Anonymous said...

A change you could make is in the last line where you say "...I ask that you pray..." Maybe instead of "asking," you could "invite" so it sounds more like an invitation than a command.

Charlotte said...

Sounds good to me. I wouldn't change it all.

MJ said...

The only thing that I might change is when you say "out of respect for your beliefs" add "and our beliefs". What you are saying needs to be said otherwise you have the incident that I told you about with the non Catholic young man who was a pallbearer at his grandfathers funeral. After Mass he pulled the Host out of his pocket and asked his Catholic cousin what he was supposed to do with it. At school Masses we also do what anon said about asking non Catholics to come up for a blessing. That works well too.

frival said...

Believe it or not I've run into people who get offended at the idea of visible corporate unity among Christians. They literally believe the 30-some-odd-thousand Protestant denominations were willed by Jesus. There's not much you can do with that I don't think.

Aside from that, I think what you say is just fine. There will always be someone who is offended at something, such is the way of this fallen world it seems. *sigh*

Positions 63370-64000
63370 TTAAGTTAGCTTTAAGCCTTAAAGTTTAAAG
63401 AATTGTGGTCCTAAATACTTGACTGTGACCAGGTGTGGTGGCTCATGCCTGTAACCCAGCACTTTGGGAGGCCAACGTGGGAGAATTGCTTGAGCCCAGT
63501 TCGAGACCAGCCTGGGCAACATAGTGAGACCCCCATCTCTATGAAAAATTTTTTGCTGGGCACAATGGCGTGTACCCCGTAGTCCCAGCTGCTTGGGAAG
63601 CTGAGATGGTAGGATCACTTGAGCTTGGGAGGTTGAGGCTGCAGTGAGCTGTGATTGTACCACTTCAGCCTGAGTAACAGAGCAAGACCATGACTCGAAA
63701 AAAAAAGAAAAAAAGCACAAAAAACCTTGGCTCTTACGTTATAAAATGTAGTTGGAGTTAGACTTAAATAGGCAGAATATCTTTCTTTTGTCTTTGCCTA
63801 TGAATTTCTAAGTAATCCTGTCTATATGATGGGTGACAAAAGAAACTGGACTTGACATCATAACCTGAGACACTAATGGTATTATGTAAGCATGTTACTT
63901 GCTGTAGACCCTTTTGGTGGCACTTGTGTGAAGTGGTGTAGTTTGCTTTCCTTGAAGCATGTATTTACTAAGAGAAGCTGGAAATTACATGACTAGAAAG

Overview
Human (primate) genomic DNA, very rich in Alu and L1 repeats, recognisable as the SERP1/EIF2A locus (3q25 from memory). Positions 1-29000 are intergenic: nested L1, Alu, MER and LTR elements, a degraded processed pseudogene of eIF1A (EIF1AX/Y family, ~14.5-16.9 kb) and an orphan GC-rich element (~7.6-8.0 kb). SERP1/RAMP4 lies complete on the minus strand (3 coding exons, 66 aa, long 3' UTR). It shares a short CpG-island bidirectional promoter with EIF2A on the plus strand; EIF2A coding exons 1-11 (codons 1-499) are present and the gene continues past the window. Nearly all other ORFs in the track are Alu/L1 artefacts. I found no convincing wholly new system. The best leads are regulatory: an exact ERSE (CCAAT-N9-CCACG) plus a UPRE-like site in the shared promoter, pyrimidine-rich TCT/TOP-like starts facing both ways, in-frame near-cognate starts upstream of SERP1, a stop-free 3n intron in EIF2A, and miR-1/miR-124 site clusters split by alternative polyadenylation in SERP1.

4Knight said...

I agree with the previous post observation on inviting the non-Catholics to come up for a blessing? I too have witnessed this I know it has been done at weddings. He invites them to come up with their arms crossed so that he knows to give them a blessing.

Carol said...

Well, this is America, and Americans aren't over-fragile, so at weddings one could announce: "Anyone who isn't in a catechetically-defined state of grace with God should not come up for Holy Communion with Christ's Body and Blood lest I sense it clearly and have you gaffed off to the side by Walter over there, to do dishes in the rectory later." (Well, that would work for me.)